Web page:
July 16, 2020

How I Face Fear & Slam Stress.

Anthony Thompson

In the 80s, I was a Yuppie (young upwardly mobile professional).

It was a time when hair was big, shoulders were broad, and bad ideas were plentiful.

I started my career with a large international auction house, and stress went with the job.

After a couple of years, I was asked to take an auction.

As part of my training, I had some practice sessions in front of colleagues. I was then let loose on a public auction, standing up front with a large audience of experienced buyers and under the scrutiny of senior colleagues.

Waiting to begin, I started to sweat, tremble, and feel nauseous. 

I hadn’t slept well the night before and was already feeling exhausted.

Being anywhere else would have been better than there. 

I asked myself why I had agreed to this crazy idea. Pride, expectation, and a desire to fulfill a professional ambition had gotten me there, and now it was time to go for it—and be counted.

As I took my place, the adrenaline compensated for the bad night’s sleep, and over the next two hours, I attempted to sell around 200 lots of books and literature.

There was a sense of power as I called out the invitation to the audience to bid higher and they responded. 

After 20 minutes, I started to relax and enjoy the process. Soon I was looking people in the eye, and with a smile or raised eyebrow, I could encourage people to raise their hand again.

What had started out as a terrifying prospect turned into an enjoyable experience when I got on top of the fear.

Harnessing those strong feelings, and flipping them from terror to pleasure, taught me how to approach moments I would instinctively react against.

The physiological difference between fear and excitement is negligible—it’s our interpretation that makes the difference.

When we analyse what we’re frightened of and follow it right back to the root, we’ll find that it’s ultimately fear of death—fear of the unknown experience of death—which is the “driver” (the catalyst) for this strongest of emotions.

This is an instance of the “Small Self” being in control. 

We’ve allowed ourselves to view our life through a restricted perspective—that we, and we alone, are the most important thing, and everything is about us.

There’s a fear of loss of control, which means we’re no longer able to determine the outcome—and we always want the outcome to be with us alive and able to tell the story.

What can be frightening for one person can be exciting for another. 

The same applies to stress.

I’ve learnt that when we get stressed, it’s our inability to deal with the incoming pressure that pushes us into a state of raised alertness.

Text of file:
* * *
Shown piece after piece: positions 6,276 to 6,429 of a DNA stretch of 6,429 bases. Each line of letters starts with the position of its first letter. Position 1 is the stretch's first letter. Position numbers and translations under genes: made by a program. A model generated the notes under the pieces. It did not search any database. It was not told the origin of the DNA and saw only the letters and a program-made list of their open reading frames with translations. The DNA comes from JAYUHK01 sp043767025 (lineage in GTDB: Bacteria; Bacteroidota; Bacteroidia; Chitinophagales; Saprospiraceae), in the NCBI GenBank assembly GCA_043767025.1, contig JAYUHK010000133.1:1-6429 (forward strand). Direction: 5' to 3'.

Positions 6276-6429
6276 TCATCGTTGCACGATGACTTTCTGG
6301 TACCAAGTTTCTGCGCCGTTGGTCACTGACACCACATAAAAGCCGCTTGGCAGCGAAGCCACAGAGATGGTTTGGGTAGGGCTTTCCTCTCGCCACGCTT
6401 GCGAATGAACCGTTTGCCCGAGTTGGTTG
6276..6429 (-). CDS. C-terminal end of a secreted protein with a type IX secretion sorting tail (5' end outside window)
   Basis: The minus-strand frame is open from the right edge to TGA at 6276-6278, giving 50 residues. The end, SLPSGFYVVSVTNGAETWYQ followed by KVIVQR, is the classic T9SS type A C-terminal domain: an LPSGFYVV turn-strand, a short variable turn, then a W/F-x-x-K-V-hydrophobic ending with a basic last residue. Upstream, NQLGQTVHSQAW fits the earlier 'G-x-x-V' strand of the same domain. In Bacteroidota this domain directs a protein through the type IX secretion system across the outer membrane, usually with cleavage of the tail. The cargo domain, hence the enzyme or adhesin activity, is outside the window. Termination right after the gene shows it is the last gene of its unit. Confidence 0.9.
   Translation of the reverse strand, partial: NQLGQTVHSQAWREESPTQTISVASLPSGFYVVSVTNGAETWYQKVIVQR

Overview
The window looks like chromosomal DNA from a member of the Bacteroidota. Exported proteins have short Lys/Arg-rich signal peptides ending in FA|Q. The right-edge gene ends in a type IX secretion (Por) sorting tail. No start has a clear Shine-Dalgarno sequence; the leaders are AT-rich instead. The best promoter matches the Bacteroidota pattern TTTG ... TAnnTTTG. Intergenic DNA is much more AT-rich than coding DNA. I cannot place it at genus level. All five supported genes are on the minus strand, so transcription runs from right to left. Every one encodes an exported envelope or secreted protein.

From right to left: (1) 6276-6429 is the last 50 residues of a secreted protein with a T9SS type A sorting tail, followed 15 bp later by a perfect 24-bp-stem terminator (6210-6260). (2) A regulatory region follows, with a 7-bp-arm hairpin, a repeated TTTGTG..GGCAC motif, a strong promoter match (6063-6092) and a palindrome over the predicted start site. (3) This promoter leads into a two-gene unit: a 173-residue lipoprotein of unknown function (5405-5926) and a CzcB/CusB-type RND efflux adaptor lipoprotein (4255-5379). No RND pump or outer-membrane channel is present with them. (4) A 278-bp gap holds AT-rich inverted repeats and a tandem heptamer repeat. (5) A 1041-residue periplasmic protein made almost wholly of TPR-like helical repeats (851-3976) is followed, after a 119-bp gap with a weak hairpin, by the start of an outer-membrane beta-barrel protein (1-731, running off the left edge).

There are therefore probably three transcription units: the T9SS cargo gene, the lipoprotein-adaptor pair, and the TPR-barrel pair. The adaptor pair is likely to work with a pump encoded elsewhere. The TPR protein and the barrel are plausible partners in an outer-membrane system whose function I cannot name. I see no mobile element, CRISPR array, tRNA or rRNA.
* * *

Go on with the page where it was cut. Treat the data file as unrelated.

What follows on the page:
The same incident can be perceived as stressful by some people and not by others. 

Standing back and taking a broader perspective shows us that what we perceive to be overwhelming is part of a bigger picture.

By distancing ourselves from the immediate visceral experience, we can reduce the mental and physical impact and keep what frightens us in place.

When we take time out to be still and turn our attention inward, we have the opportunity to reconnect with our innate wisdom and intuition.

I have been meditating for decades, and have found that taking 20 minutes every day to disengage from the noisy interface has helped me negotiate a busy life. 

As a regular guy who has been round the track a few times and encountered my fair share of bumps and twists and turns, I’ve managed to reduce incoming stress so that when it does get in, it doesn’t stay around for long. It’s quickly and efficiently cleared out. 

When we meditate, we’re connecting with nature’s intelligence, and we’re no longer immersed in our Small Selves.

We’re witnessing ourselves as something much bigger, something that is an expression of full consciousness (what we call the Big Self).

Meditation has helped me process stress quickly and efficiently.

People often ask, “If you have meditated all this time, surely you don’t get stressed?”

I do get stressed, but meditation has helped me to be able to manage the incoming stress so that it doesn’t overwhelm me. This helps me keep centred and grounded, and it helps me sleep well and have plenty of energy.

Fear is based on the unknown and the “possibility” of death.

When we recognise this, and meditate with the understanding that death is inevitable, we can relax and become fearless.

Because we know that while death is the end of our physical body’s life (and our Small Self’s existence), we know our Big Self (our field of Consciousness) will outlast it.

And our Big Self is more fulfilling than our Small Self will ever be.


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